Over the past decade, university tuition fees have risen to a record high in Canada, at a rate three times that of inflation. In 1990, university tuition fees, adjusted for inflation, were on average just over $2000 a year. Today, a year in university in Canada costs on average just over $6000. In Ontario, the most expensive province for a university education, the price is $8000 a year.
But that’s not all. This figure, provided by Statistics Canada, is just the cost of tuition – the cost of simply attending the university. Adding living costs such as rent, food, books, and transportation, the cost of attending university is upwards of $11 000 a year. One year at the University of Toronto costs around $20 000. Ryerson University estimates that a one year tour on their campus costs close to $22 000. Throughout Ontario, these numbers are not much better. And don’t get comfortable yet – the price of a post secondary education is expected to rise even more.
As a student, I see no problem in paying for my education. Universities have costs and expenses that they need to pay, and it’s logical that they pay for these expenses through tuition fees from students who use their facilities.
What’s unreasonable to me is that a university education costs more than I can make in a year. The amount that is being forced onto university students is illogical and unreasonable. How is a university student, with little work experience and little time to work going to find $20 000 a year to give to their university?
At the end of their four years in university, students walk out having spent more than $80 000, owing an average of $25 000 in the form of student loans that will take most of them more than 10 years to pay off.
Of course, there’s financial aid for students. But it’s not nearly enough. In Ontario, the Ontario Student Assistance Program (OSAP) pays for 30% of all tuition fees. But OSAP only pays for 30% of the tuition fees – the estimated $8000, not the entire $20 000 that students must muster up. Government grants and scholarships exist, but for most students, this won’t be able to cover all of their costs. Students can take up part time jobs, but this may come at a cost to their grades. The more time they spend on work, the less time and energy they have for their studies.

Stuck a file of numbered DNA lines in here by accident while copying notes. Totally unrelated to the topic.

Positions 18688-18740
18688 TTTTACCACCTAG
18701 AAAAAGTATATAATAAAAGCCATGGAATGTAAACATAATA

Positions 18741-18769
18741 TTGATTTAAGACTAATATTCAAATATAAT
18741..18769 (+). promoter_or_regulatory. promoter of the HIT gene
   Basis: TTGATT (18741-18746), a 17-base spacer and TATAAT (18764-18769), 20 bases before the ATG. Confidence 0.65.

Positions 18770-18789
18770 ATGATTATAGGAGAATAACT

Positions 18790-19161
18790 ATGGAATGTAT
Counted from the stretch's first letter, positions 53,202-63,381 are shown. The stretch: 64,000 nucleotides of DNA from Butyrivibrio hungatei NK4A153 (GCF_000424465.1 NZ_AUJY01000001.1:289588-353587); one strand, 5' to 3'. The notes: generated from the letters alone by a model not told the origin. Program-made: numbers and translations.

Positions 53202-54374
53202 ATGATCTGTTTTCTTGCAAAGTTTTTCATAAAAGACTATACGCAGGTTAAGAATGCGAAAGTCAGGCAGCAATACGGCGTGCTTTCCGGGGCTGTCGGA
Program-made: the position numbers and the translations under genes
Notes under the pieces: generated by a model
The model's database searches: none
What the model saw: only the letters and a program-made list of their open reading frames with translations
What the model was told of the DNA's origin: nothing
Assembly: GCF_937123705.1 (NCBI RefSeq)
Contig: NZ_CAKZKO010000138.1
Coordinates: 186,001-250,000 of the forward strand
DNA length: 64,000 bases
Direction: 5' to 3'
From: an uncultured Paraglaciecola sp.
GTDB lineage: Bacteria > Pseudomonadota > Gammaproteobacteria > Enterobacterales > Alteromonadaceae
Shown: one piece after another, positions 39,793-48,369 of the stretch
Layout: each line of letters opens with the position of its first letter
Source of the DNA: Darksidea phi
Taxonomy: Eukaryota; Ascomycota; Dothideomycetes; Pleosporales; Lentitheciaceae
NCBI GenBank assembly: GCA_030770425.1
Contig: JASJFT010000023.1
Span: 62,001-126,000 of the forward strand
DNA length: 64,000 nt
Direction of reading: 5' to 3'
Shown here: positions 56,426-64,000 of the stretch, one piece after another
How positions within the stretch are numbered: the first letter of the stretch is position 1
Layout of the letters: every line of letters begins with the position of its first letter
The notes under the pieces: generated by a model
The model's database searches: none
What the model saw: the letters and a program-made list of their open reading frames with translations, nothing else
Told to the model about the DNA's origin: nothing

At the end of the day, students must cover the gap between what they can pay and what they must pay, a gap that is increasing at an unprecedented rate, by taking up student loans. In 1995, the average student debt was just $15 000. In just 10 years, this figure has nearly doubled.
Why are tuition fees so high? The root of this problem lies in university spending. Over the past decade, enrolment has increased dramatically. According to the Association of Universities and Colleges of Canada (AUCC), the number of full time undergraduates has increased by nearly 44% since 2000. Canadian institutions have dealt with the increased population with increased spending, hiring more staff and expanding facilities. At the same time, Canadian universities are faced with the cost of improving their programs in order to attract students and compete with more renowned US institutions such as Harvard and Yale.
However, despite the increase in university students and the subsequent increased spending, government funding towards institutions has remained steady, as the government battles a recession with spending cuts. With no financial support from the government, universities have pushed their costs onto students through tuition fee hikes.
There’s a problem with university spending, but forcing the costs onto students is not the solution. Institutions have been saving themselves at the expense of students – and it’s causing more harm then good.
Without a doubt, rising tuition fees are taking a toll on the population. Graduating students are saddled with enormous amounts of debt that they struggle to pay off. Many students are discouraged from pursuing their career path by financial costs. Parents are sacrificing their pensions and retirement plans in order to fund their children’s degree. The Canadian government is losing more and more money handing out loans that students can’t pay back. In 2010, the amount of money owed to the Canadian Government in student loans surpassed $15 billion.
There’s no doubt that an university education is still a valuable, and in many cases necessary, asset. The federal government estimates that 75% of jobs created in the next decade will require some form of post-secondary education. Studies have shown that university and college graduates earn much higher incomes and experience more stable employment compared to workers with no post-secondary education. It’s unreasonable that students have to pay more and more for something that is becoming increasingly required in society. Access to education should not be so limited by its price tag.
– Apprentice David Li contributed to this piece